Tufnel and St Hubbins wrote their first song together in 1961. They formed a band called The Originals. However, because there was another band called The Originals, they then became The New Originals. A few name changes later they became the Thamesmen4 with John 'Stumpy' Pepys and bassist Ronnie Pudding and had a hit with the beat record 'Gimme Some Money'. The band went through a huge number of name changes before settling on Spynal Tap. However, they wanted to cash in on the trend of misspelling band names, so they changed it to Spinal Tap. It was only much later they found out they were actually using the correct spelling!
Derek joined to replace Ronnie Pudding. As Spinal Tap they released the single '(Listen to the) Flower People' and the album We Are All Flower People. They then adopted their trademark rock style. Between 1970 and 1976 they released eight albums including Intravenus de Milo5, Jap Habit and Tap Dancing. They sued their record label for back royalties and were counter-sued for lack of talent. The band suffered a number of name changes, disintegrated and then reformed again for Rock 'n' Roll Creation, Shark Sandwich and Smell the Glove.
The Final Tour?
The film follows the band on tour with backstage happenings interspersed with concert footage and interviews. It starts out with a sell-out gig and an album launch party in New York. Things go downhill as they head down the Eastern Seaboard. Polymer, the record company, decide not to release the album straight away in New York as the market in the city isn't right. Another problem with the album is that some stores refused to stock it, objecting to the cover, which depicted a tied-up, half-naked woman being forced to smell a glove. The new album cover is plain black with no writing on it anywhere.
Gigs are cancelled in Boston, Memphis and across the Mid-West. The band play a gig in Cleveland, Ohio and get lost in the back of the theatre. Their luck does not improve as the tour goes on, as almost nobody turns up for the album's signing sessions. Shortly after Jeanine arrives in Milwaukee, Ian leaves. The straw that breaks the camel's back is when he is left to get a life-sized replica of a Stonehenge triptych for the band's Druidic epic 'Stonehenge'. Nigel draws a design on a napkin; however, he confuses inches and feet. The desired majestic effect of the resulting piece of scenery is rather ruined as it is in danger of being crushed by the dancing dwarves on stage. In Seattle, the gig gets cancelled and Jeanine gets them a gig at an airforce base, which is a disaster, and that leads to Nigel walking out.
The next gig is at a festival in San Francisco where the band are second on the bill to a puppet show. On the up side, however, they are given the bigger dressing room. The tour reaches Los Angeles where Derek and David agree to call it a day after the gig. While getting themselves ready for the gig send-off, Nigel arrives with news that they have made it big in Japan and a tour has been offered to them over there. The final gig is a massive success in front of screaming fans. The band really does go out with a bang as Mick Shrimpton explodes.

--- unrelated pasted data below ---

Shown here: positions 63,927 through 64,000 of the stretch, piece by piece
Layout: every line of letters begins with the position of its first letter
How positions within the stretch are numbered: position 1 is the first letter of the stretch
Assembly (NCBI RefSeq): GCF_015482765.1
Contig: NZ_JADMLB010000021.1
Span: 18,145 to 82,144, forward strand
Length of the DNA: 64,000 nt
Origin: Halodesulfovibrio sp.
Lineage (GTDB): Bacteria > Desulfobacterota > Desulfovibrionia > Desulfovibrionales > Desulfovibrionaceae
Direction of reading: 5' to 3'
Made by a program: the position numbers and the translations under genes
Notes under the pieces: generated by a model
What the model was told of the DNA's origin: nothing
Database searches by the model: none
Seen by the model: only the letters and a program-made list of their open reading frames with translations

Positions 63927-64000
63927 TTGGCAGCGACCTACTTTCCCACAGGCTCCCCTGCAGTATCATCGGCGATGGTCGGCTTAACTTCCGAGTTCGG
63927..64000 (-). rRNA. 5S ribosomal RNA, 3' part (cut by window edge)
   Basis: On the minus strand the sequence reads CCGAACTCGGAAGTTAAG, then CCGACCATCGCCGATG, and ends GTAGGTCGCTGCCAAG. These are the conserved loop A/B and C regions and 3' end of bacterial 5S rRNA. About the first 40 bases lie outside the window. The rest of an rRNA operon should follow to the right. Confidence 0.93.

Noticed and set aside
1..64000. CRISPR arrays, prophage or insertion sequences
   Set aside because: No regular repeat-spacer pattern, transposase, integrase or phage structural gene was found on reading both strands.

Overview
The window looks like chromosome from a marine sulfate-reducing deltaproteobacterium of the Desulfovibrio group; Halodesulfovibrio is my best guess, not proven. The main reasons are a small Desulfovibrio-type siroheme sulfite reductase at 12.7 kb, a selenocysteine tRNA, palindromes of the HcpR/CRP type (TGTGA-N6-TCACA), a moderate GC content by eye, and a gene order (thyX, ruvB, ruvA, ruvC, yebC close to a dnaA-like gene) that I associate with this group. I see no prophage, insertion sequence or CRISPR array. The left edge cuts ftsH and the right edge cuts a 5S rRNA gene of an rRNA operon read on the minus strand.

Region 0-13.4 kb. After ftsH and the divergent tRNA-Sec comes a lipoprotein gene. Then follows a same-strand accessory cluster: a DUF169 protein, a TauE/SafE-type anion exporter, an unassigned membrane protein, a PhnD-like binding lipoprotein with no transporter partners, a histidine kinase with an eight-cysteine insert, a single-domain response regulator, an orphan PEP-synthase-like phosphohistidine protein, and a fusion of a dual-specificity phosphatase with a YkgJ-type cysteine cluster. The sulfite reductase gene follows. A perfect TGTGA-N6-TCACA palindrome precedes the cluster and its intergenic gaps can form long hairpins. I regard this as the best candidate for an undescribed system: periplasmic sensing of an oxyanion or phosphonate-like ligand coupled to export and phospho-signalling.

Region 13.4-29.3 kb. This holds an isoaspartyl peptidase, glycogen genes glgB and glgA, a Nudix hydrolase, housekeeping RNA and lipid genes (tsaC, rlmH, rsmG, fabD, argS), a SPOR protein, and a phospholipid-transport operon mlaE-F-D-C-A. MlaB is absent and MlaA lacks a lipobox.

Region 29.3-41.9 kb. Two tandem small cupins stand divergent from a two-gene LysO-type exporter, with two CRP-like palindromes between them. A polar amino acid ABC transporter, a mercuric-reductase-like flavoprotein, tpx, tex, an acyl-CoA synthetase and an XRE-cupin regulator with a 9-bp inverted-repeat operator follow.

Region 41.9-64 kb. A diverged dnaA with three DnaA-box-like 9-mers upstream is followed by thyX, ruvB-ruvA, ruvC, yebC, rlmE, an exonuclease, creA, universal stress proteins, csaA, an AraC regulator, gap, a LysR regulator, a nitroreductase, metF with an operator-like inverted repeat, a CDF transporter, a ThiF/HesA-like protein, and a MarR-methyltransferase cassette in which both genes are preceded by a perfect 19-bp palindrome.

The Return of Spinal Tap
In 1992 the group returned to the screen with a film made from the footage of their live concert at the Royal Albert Hall. It is interspersed with interviews with characters from the original film and celebrity thoughts on the band.
In the time between the two films a lot has happened for the members of the group.
Ian Faith 'died', an event that led to much celebration from the band. However, it was later suggested that Faith had actually faked his death.
Joe 'Mama' Besser, Mick Shrimpton's replacement, vanished and was pronounced missing, assumed dead. Mick's twin, Richard 'Ric' Shrimpton, is drafted in as the band's 13th drummer.
David and Jeanine got married. David now teaches girls football and helps out in the couple's two shops. One sells itchy Irish clothing, the other is a new age shop. He also mentors bands.
Nigel spent most of his time inventing. He invented a collapsible wine glass that can't hold liquids and a capo6 for an amp. He also started a travel for pets scheme.
Derek joined his dad's phone sanitising company. He had invested in property in the Docklands of which construction was never finished. He bought another flat in which to live until the other one was built, but that one wasn't finished either. He joined the Christian rock band Lambsblood and played the Monsters of Jesus festival.
Marty DiBergi, blamed by the band for what they saw as a stitch-up job in This is Spinal Tap, now works from a shelf in a corridor next to a payphone. His only feature film after working with the band was Kramer Vs. Kramer Vs. Godzilla which apparently bombed.
The film opens with the support act, The Folksmen, being told they would not be needed. The three candy-striped musicians, played by Guest, McKean and Shearer, would later reappear in the film The Mighty Wind.
The film was aired on American television in 1992. The Spinal Tap comeback was in full swing with appearances on Late Night with David Letterman and The Simpsons7. The Return of Spinal Tap was released on video in 1993.
Spinal Tap has become such a well-known part of rock culture it's become difficult to work out what has influenced Spinal Tap and what Spinal Tap has influenced. Many musicians, including Slash and Sting, have come out as saying how true to life the events of Spinal Tap are to being in a real band.